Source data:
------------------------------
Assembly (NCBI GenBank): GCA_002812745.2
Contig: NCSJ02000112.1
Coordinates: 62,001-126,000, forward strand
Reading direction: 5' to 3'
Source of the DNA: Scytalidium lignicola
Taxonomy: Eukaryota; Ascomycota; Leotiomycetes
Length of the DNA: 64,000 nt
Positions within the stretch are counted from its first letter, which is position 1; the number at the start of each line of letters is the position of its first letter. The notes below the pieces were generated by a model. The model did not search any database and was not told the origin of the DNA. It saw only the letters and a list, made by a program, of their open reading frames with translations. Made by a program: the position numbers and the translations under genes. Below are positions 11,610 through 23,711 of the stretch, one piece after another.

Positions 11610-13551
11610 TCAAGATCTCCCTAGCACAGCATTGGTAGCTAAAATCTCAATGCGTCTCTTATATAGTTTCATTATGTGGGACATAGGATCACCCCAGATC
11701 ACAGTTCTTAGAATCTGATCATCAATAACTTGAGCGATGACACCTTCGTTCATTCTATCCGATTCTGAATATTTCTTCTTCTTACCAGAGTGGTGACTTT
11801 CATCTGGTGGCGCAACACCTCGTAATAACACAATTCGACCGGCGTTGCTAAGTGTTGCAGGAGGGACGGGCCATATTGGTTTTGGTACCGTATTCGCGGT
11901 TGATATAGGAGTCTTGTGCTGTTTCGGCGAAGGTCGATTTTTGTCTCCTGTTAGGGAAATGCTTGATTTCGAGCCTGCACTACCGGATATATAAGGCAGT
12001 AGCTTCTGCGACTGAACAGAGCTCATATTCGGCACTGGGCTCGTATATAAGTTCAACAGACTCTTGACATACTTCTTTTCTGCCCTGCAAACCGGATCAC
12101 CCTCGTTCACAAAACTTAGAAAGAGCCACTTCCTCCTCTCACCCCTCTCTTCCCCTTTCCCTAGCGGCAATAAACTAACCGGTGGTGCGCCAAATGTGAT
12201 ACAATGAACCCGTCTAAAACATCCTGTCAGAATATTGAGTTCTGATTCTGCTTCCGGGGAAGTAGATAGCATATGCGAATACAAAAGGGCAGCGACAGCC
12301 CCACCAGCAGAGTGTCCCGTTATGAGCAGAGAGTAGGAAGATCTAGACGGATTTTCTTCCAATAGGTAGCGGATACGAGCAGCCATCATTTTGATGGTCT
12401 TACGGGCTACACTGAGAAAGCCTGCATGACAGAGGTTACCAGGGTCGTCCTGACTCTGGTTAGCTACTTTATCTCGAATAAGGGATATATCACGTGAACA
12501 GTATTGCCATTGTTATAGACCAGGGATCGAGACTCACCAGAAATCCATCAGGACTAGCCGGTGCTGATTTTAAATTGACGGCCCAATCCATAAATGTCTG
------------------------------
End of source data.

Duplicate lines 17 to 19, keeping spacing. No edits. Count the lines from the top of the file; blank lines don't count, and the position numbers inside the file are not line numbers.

12301 CCACCAGCAGAGTGTCCCGTTATGAGCAGAGAGTAGGAAGATCTAGACGGATTTTCTTCCAATAGGTAGCGGATACGAGCAGCCATCATTTTGATGGTCT
12401 TACGGGCTACACTGAGAAAGCCTGCATGACAGAGGTTACCAGGGTCGTCCTGACTCTGGTTAGCTACTTTATCTCGAATAAGGGATATATCACGTGAACA
12501 GTATTGCCATTGTTATAGACCAGGGATCGAGACTCACCAGAAATCCATCAGGACTAGCCGGTGCTGATTTTAAATTGACGGCCCAATCCATAAATGTCTG